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Probate of the Will

What does it mean to "probate" a will?

The word probate means to prove or validate. Probate is the procedure by which a will is approved by the Court as the valid and last will of a deceased testator (the person who made the will). It also confirms the appointment of the person named as executor in the will. The Court gives the executor documents, called the letters probate, as proof of his or her authority to deal with the estate.

When do you need probate?

It depends on the nature of the assets, the beneficiaries and the will. Often, the will is sufficient to give the executor all the powers of action needed to settle the estate.

If the will is particularly complex or if the administration of the estate may take several years to complete, it is wise for the executor to obtain letters probate. The letters probate provide official recognition of the authority of the executor over the testator's estate. The executor may need this proof, for example, to recover money owing to the testator or to transfer certain assets in accordance with the instructions in the will. As well, letters probate may be necessary if the executor expects that somebody may contest his or her right to act as executor.

How does the executor obtain the letters probate?

The person requesting the letters probate may apply to the office of the Clerk of the Probate Court. This may be done in the judicial district where the testator was residing when he or she died or in a district in which the testator owned property. For example, if the testator lived in Moncton, but owned a cottage in Plaster Rock, the executor could apply to the court in Moncton or in Woodstock.

What fees must an estate pay to obtain the letters probate?

The fees payable to Probate Court for the letters probate are set out in the Probate Court Act and its Regulations.  The fees are based on the value of the estate. Generally, the fee schedule is as follows:

Value of The Estate Being Administered


Fee for Grant of Letters Probate

$5,000 or less $ 25.00
 
$5,000 to $10,000 $ 50.00
 
$10,000 to $15,000 $ 75.00
 
$15,000 to $20,000 $100.00
 
$20,000 or more $5.00 per $1,000 of the estate being administered

 

If a lawyer prepares and submits the application for letters probate, the estate will have to pay the lawyer's fee as well. This fee is separate from the probate fee. The tariff of fees lawyers are entitled to charge for specific services for settling an estate is also set out in the legislation.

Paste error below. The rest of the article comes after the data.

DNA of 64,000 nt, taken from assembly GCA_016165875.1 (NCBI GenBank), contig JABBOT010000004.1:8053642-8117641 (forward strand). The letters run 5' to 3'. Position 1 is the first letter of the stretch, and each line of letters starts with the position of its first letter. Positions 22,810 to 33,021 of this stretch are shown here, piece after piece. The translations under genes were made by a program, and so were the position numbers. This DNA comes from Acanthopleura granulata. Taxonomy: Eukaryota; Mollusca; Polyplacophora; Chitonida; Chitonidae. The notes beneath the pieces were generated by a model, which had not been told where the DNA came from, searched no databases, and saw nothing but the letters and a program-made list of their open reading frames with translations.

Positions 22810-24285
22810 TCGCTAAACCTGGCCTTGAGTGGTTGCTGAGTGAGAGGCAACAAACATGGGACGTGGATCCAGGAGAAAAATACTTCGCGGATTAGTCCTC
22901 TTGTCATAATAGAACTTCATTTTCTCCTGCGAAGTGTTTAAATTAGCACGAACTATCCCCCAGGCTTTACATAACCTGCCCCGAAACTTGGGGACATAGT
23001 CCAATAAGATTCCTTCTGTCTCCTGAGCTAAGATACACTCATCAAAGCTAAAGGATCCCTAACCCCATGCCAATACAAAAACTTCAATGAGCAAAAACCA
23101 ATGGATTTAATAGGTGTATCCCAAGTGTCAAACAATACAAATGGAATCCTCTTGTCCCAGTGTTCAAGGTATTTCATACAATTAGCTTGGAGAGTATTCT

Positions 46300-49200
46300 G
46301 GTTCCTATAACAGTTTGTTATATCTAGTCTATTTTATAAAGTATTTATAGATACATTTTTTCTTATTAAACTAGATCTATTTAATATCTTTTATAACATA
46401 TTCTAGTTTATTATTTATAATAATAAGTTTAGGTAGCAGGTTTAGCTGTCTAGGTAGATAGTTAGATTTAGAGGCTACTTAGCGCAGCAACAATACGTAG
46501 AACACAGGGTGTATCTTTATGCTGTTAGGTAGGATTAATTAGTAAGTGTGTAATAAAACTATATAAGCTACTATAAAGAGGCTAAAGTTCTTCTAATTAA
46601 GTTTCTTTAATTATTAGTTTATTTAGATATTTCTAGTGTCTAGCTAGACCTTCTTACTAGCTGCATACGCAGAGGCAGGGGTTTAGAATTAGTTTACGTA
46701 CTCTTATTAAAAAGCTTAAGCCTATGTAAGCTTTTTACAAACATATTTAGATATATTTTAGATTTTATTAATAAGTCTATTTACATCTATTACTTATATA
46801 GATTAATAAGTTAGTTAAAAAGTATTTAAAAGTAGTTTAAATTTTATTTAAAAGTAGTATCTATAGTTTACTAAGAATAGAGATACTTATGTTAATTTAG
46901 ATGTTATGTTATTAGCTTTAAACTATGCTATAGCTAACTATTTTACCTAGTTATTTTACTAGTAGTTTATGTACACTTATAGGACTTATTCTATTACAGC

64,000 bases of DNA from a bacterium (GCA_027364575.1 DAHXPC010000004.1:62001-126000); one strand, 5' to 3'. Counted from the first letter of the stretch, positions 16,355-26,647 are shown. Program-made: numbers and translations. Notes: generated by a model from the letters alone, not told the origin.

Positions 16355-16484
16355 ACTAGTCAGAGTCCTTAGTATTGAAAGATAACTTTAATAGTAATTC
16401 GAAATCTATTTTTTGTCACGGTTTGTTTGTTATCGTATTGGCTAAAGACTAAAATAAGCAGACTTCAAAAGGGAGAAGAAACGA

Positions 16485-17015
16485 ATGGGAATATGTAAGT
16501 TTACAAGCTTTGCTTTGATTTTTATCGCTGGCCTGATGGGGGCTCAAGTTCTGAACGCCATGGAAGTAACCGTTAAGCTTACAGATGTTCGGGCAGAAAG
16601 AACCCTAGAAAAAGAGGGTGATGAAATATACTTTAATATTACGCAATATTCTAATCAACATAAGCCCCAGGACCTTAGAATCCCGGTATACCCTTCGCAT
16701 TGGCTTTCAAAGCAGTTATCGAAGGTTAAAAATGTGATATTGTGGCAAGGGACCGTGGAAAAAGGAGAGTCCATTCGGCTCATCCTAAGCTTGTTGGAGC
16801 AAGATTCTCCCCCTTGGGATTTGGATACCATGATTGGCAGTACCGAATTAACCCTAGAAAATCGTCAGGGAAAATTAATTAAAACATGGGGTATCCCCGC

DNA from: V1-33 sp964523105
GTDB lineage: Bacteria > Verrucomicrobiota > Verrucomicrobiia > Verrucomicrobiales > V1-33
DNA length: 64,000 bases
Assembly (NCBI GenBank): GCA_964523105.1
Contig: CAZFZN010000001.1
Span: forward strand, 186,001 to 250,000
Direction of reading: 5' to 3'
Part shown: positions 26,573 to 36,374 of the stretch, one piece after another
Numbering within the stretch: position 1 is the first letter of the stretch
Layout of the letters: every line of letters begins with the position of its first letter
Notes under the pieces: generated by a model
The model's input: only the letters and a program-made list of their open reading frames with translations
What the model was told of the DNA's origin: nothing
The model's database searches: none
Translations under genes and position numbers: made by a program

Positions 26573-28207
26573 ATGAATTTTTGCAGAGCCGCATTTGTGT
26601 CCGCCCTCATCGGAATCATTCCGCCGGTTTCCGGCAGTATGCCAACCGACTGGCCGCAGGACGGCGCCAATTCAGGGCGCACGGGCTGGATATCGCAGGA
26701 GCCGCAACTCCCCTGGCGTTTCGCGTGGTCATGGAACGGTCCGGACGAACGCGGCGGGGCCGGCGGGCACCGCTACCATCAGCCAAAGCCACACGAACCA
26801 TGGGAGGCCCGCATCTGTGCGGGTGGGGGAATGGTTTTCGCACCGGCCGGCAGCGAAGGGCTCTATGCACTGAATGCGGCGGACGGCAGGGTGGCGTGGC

What happens if a person dies without leaving a will?

When someone dies without a valid will, they are said to have died "intestate".  In such cases, the Probate Court must appoint someone to act as administrator of the estate (rather than the executor). The Court makes this appointment when someone qualified to act in this capacity makes an application to the Court. Usually this would be a member of the family, or if there is none, a close friend of the deceased. The administrator may then apply for the letters of administration in the same way as for letters probate. The fees payable are the same as the fee schedule for the letters probate.

What is the role of an administrator?

The role of the administrator is similar to that of an executor named in a will. The administrator collects all money due to the estate and pays the debts. Once the debts are paid, including income tax, the administrator must sell the assets of the estate and distribute the proceeds in accordance with the Devolution of Estates Act.  

What if no one is willing or able to act as an administrator?

In cases where a person dies in the province and leaves property and there is no one available to administer the estate, the Public Trustee may be appointed by the Court. Once appointed, the Public Trustee will administer the estate. This can happen with or without an existing will.

Relevant Legislation: 

  • Probate Court Act 
  • Devolution of Estates Act
  • Public Trustee Act

Legislation is available free-of-charge on the government of New Brunswick website at www.gnb.ca. Click on Acts and Regulations at the bottom of the Home Page.  For assistance with online access to legislation, the Law Society of New Brunswick Libraries in Fredericton, Moncton and Saint John  are open to the public - for more information, call 1-888-364-6211 or visit their website at www.nblawlib-bib.ca

This pamphlet does not contain a full statement of the law in this area and laws change from time to time. Anyone who needs specific legal advice should talk to a lawyer. You may wish to check out our other pamphlets on wills and estate planning.

Public Legal Education and Information Service of New Brunswick (PLEIS-NB) is a non-profit, charitable organization. Its goal is to provide New Brunswickers with information about the law. PLEIS-NB receives funding and in-kind support from the federal Department of Justice, the New Brunswick Law Foundation and the New Brunswick Office of the Attorney General.

We gratefully acknowledge the cooperation and assistance of members of the Law Society of New Brunswick, the Department of Justice and Public Trustee Services (NBLASC).

Published by:

Public Legal Education and Information
Service of New Brunswick
P.O. Box 6000
Fredericton, NB E3B 5H1
Tel: (506) 453-5369 Fax: (506) 462-5193
Email: pleisnb@web.ca
www.legal-info-legale.nb.ca

Revised March 2015

ISBN: 978-1-55471-413-1

 

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Disclaimer: Please note that our website contains general information about the law. This is not a complete statement of the law on particular topics. We try to update our publications often, but laws change frequently so it is important for you to check to make sure the information is up to date.  The information in our publications is not a substitute for legal advice. To receive legal advice about your specific situation, you need to speak to a lawyer.